FOOTPRINTS OF A GIGANTIC HOUND!"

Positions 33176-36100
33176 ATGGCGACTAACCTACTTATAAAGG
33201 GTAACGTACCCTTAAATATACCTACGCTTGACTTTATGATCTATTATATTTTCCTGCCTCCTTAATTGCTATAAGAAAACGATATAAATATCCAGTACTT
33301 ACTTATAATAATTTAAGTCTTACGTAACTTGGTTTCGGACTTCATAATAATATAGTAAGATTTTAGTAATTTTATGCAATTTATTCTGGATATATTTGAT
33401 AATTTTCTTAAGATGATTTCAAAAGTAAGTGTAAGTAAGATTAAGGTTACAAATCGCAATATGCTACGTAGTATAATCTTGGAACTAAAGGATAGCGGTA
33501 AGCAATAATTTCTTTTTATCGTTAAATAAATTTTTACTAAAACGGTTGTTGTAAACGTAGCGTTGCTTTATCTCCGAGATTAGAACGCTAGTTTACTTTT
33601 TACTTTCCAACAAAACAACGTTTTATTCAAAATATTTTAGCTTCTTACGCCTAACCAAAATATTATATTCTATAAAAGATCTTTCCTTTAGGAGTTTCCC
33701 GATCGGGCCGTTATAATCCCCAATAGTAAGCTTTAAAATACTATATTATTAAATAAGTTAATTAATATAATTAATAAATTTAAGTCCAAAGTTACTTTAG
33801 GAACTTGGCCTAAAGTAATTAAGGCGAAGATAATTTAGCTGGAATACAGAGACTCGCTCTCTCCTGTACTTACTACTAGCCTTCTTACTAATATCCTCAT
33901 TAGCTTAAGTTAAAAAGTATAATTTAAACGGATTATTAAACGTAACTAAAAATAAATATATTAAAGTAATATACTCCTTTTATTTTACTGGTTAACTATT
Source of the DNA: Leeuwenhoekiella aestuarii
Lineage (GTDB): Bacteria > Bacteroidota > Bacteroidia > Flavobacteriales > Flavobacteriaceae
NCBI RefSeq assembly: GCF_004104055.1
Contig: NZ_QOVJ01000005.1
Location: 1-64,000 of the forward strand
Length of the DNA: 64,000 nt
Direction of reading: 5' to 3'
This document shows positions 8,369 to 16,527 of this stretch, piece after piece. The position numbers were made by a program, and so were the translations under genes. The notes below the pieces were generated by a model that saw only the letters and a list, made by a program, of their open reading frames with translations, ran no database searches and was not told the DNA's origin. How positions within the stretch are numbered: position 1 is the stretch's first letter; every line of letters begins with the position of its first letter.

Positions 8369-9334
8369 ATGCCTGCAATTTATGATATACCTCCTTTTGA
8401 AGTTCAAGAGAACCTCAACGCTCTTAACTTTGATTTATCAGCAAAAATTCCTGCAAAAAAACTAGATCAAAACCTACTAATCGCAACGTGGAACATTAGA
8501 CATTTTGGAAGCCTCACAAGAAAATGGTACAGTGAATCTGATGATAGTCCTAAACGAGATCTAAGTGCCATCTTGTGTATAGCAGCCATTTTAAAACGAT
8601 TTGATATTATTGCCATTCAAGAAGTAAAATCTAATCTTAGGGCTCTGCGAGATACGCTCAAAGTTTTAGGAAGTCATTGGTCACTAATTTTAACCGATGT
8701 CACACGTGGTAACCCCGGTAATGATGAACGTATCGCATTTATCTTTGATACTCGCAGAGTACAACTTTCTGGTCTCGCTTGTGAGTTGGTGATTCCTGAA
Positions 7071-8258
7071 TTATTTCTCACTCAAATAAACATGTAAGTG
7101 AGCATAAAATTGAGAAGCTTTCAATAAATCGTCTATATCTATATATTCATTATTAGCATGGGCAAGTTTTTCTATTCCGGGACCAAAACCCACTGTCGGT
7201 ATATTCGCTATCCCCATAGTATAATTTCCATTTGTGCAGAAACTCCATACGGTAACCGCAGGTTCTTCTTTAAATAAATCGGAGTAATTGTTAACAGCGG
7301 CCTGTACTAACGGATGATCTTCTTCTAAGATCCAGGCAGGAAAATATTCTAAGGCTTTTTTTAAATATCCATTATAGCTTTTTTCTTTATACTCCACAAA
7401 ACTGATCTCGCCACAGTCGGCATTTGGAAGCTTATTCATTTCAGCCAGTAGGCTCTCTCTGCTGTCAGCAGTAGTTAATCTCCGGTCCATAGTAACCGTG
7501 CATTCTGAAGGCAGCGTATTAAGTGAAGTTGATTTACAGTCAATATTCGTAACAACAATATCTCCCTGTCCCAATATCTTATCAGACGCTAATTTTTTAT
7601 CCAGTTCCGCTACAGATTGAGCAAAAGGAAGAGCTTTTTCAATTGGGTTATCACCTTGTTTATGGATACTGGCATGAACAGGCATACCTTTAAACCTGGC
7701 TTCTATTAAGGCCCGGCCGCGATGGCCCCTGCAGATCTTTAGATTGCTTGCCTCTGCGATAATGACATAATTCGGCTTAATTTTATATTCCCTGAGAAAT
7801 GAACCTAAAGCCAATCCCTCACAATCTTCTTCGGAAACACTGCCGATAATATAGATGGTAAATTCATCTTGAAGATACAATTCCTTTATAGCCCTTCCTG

MY ARTICLE of four weeks ago on detective stories has called forth a burst of correspondence even more overwhelming than that provoked by my earlier piece--well over a hundred letters. But in this case the people who write me mostly agree with my adverse attitude. Among the few letters from those who do not, some, however, are excessively bitter. One lady adds a postscript in which she declares that she has never liked men named Edmund, and another asks me jeeringly how much I have been paid by "the non-detective fiction publishers." The furious reaction of these readers confirms me in my conclusion that detective stories are actually a habit-forming drug for which its addicts will fight like tigers--an opinion that is explicitly corroborated by many of the approving letters. The evangelical note at the end of my piece was intended to have a burlesque flavor, but some of my correspondents seem to have taken it more seriously than it was meant, and write to tell me that, though they have long been addicts, they have made a vow, since reading my article, never to touch another detective story. An old friend, a classical scholar and archeologist, has rather horrified me by writing to confess that he, too, has been a victim of this form of narcotic